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Broadway Baby

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Tara Connick
During theatre’s 24-Hour PlayFest, junior Savannah Decrow plays a teen activist during the Kent State Shooting.

The quiet chatter of people as they entered the auditorium and the rustling of Playbills were amplified in freshman Savannah DeCrow’s ears as she waited inside the small house set on the stage. Her heart was pounding. The lights dimmed and the overture that she had heard countless times before began to play. A little ding cued her to step out. As she walked onto the stage, dressed in princess Belle’s classic blue dress and white apron, the bright lights hit her face and she stood in awe, taking in the electric feeling of looking at a sold-out crowd.

“I wanted to pinch myself,” Savannah said. “I couldn’t believe this thing that I had wanted and worked towards for years was finally culminating.”

Although playing Belle in the school’s production of “Beauty and the Beast” was a dream come true, junior Savannah’s singing career dates back many years. Her parents are both musical themselves. In fact, they grew up singing in barbershop quartets and were raised by musical parents. Her dad, Steve DeCrow, is the head choir director at Lewisville High School, and her mom, Wendy DeCrow, sells music textbooks. When Savannah was a baby, her parents sang to her like many do with their children, and they quickly noticed that she had a musical talent.

Around Christmas, 16 years ago, Wendy was relaxing by the fireplace with a young Savannah laying on her lap as Kenny G’s rendition of  “O Christmas Tree” played in the background. Wendy noticed that Savannah’s chubby fingers were moving to the tune of “Itsy Bitsy Spider” in a distinct pattern. As she began to observe her fingers movements, it dawned upon her that the melody of “Itsy Bitsy Spider” was the same as “Oh Christmas Tree.” Her one-year-old daughter had noticed that the first few notes of both songs were the same.

“That was one of the more memorable moments when I could tell that she had a musical gift,” Wendy said. “I never took it as something special until that moment.”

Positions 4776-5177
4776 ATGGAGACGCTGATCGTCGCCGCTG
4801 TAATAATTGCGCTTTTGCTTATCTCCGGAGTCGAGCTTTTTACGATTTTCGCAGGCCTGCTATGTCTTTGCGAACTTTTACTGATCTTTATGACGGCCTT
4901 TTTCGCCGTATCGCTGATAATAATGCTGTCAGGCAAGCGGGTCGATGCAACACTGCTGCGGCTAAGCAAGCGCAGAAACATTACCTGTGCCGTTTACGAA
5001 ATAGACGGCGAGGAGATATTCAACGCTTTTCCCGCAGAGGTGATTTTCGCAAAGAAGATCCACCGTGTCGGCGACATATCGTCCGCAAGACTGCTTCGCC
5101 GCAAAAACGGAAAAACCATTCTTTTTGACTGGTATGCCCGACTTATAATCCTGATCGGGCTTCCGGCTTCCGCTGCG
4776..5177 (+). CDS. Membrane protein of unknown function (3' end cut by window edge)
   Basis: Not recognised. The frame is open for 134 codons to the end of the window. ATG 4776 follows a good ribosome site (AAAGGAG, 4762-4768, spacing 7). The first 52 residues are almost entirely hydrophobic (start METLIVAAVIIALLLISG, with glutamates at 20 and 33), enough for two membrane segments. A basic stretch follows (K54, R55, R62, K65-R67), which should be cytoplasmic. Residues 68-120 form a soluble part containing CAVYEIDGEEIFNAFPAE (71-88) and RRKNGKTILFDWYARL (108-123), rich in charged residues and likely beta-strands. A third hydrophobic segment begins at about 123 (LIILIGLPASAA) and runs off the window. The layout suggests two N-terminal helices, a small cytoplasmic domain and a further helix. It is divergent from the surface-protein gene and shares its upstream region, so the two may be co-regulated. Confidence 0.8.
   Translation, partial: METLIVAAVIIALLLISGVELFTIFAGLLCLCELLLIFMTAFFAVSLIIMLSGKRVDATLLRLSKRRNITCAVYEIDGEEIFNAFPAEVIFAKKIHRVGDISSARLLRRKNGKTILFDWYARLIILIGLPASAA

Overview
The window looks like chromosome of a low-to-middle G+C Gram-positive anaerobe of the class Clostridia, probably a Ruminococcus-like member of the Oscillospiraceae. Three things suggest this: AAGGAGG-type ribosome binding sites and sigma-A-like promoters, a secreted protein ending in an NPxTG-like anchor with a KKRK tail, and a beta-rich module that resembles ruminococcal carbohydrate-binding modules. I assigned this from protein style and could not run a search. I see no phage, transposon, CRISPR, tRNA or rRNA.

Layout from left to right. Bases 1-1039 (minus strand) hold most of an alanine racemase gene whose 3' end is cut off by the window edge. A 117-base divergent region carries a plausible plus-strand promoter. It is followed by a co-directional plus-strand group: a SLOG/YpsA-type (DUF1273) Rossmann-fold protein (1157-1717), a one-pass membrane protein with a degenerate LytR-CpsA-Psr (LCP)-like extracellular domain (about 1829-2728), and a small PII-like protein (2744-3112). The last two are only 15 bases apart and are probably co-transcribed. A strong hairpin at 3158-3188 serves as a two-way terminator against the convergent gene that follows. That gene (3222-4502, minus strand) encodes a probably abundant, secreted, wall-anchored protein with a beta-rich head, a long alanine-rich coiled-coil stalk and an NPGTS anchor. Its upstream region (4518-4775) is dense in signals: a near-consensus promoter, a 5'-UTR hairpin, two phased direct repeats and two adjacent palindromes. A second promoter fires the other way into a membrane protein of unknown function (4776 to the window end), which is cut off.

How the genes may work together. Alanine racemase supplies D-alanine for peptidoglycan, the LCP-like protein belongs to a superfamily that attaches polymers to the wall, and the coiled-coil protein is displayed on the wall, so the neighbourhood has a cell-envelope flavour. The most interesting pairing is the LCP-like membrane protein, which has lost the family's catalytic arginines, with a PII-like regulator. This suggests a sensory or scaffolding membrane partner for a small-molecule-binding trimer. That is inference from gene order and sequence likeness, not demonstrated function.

Soon, Savannah reached elementary school and starred in her first show, “The Princess and The Pea.” She began dancing and taking piano lessons around the same time. Savannah describes her childhood self as crazy and over the top. The term “drama queen” was quite literal for Savannah, which was often reflected in the roles that she received, from playing the genie in “Aladdin” to the evil stepsister in “Cinderella.”

Although Savannah has always loved being involved in the arts, her passion was ignited when she watched her first Broadway show. After seeing “The Lion King,” an 8-year-old Savannah turned to her parents and said, “I so could do that.” Wendy and Steve, both baffled by her unapologetic confidence decided to let her follow her dreams of becoming a professional performer.  

“With theatre, I felt something different,” Savannah said. “I felt this spark and I knew that I wanted to do this forever.”

When she was in fifth grade, Lewisville High School was looking for a child to play the narrator in their production of “Into the Woods.” Savannah auditioned, along with many other kids, and ended up getting the role. In an unexpected turn of events, the junior who played the part of  Little Red Riding Hood injured herself, and the production was left without one of their major roles. They asked Savannah if she could play Little Red and without hesitation, she said yes. She learned all of the blocking, dances and memorized the entire script all within one day.

Her mom admits that at first she discouraged Savannah from pursuing a career path that is so competitive, but after witnessing her determination, she let her do whatever it took to make her dream come true. Savannah started taking more dance and voice lessons while continuing to take piano despite not liking it. Soon enough, she started improving.

“She works hard, she cares and she’s driven,” Wendy said. “ I don’t know a person on the planet that is more determined to get better and do this than her.”

By the time Savannah was a freshman, she was a seasoned performer.  From being nominated for the best actress award by Dallas Summer Musicals to being one of the only people in the school to make the all-state choir, Savannah entered high school with a bang. Head choir director Wesley Davis explains that he knew about her even before she stepped foot in his class. He immediately noticed that she was passionate about performing and was also able to demonstrate empathy and leadership, which set her apart from other students.

“She has dedication, she has the drive and she has been gifted with a naturally beautiful voice that she has trained over many years,” Davis said. “She has a combination of things that are necessary to be exceptional.”

The big question that lays ahead for Savannah is her future. Her mom explained that musical theatre is a profession that depends on luck and timing, and those will be the deciding factors for whether she ends up on Broadway or pursuing her passions elsewhere. Both Savannah and her parents are practical about the likelihood of her making it but they are doing everything in their power to make sure that she has the tools to succeed. While the future is still uncertain, Savannah knows one thing for sure—performing will always be a part of her life.

“I can’t see myself doing anything other than theatre because it’s such a magical thing for me,” Savannah said. “My life without it is just bland.”  

 

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Broadway Baby